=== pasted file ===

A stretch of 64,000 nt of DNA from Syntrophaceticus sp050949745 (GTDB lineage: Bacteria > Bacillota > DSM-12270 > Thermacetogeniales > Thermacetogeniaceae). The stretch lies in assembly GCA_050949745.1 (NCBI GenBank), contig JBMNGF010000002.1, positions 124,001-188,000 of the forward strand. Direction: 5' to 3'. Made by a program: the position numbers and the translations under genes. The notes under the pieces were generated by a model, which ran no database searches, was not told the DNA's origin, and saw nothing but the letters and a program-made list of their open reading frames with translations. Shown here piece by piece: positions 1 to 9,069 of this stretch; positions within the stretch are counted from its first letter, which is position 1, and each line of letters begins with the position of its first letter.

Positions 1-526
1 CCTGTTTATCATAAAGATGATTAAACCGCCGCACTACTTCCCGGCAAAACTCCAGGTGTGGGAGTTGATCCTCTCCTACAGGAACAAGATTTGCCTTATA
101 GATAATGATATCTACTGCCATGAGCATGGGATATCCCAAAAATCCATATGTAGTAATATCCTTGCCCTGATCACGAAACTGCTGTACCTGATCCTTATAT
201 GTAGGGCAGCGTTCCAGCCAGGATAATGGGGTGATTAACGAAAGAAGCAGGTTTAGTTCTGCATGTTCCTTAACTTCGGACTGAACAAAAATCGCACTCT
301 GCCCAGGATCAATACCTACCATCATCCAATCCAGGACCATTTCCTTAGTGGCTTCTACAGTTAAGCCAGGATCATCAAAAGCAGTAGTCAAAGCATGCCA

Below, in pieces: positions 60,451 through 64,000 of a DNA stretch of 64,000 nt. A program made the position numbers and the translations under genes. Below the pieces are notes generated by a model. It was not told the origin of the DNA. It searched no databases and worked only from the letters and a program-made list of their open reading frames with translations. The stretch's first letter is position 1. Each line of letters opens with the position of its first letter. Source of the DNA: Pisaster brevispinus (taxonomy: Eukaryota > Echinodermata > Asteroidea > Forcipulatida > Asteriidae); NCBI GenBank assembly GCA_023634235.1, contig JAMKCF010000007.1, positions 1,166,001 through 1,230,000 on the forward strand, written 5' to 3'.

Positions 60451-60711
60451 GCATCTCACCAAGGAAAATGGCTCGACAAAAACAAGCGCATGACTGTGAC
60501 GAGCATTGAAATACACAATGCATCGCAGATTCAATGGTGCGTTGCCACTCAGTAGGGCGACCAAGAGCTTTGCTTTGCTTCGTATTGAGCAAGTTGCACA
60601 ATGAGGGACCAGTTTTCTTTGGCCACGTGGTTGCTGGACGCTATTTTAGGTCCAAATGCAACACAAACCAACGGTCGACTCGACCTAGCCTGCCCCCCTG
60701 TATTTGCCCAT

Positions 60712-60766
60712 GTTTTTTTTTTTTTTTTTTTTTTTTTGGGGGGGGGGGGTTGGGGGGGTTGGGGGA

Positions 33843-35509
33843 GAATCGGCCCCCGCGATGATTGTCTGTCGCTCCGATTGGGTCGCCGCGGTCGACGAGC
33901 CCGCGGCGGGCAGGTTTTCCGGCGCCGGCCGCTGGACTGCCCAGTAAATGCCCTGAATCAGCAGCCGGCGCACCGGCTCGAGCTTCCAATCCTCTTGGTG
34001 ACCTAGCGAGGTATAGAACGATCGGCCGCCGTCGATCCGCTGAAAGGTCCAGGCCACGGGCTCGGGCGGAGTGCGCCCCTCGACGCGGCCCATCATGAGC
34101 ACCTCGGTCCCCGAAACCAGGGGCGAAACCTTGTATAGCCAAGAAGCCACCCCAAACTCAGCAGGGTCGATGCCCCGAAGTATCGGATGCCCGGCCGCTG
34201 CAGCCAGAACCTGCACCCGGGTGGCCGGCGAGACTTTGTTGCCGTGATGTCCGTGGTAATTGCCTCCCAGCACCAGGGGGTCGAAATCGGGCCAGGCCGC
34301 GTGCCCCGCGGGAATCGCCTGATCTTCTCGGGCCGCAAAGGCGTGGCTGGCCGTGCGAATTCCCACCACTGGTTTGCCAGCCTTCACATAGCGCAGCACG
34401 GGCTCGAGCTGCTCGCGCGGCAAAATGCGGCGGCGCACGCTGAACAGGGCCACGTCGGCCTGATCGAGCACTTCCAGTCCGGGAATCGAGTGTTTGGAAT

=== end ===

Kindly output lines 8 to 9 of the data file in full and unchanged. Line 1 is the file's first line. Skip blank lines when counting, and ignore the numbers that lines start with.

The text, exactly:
Positions 60451-60711
60451 GCATCTCACCAAGGAAAATGGCTCGACAAAAACAAGCGCATGACTGTGAC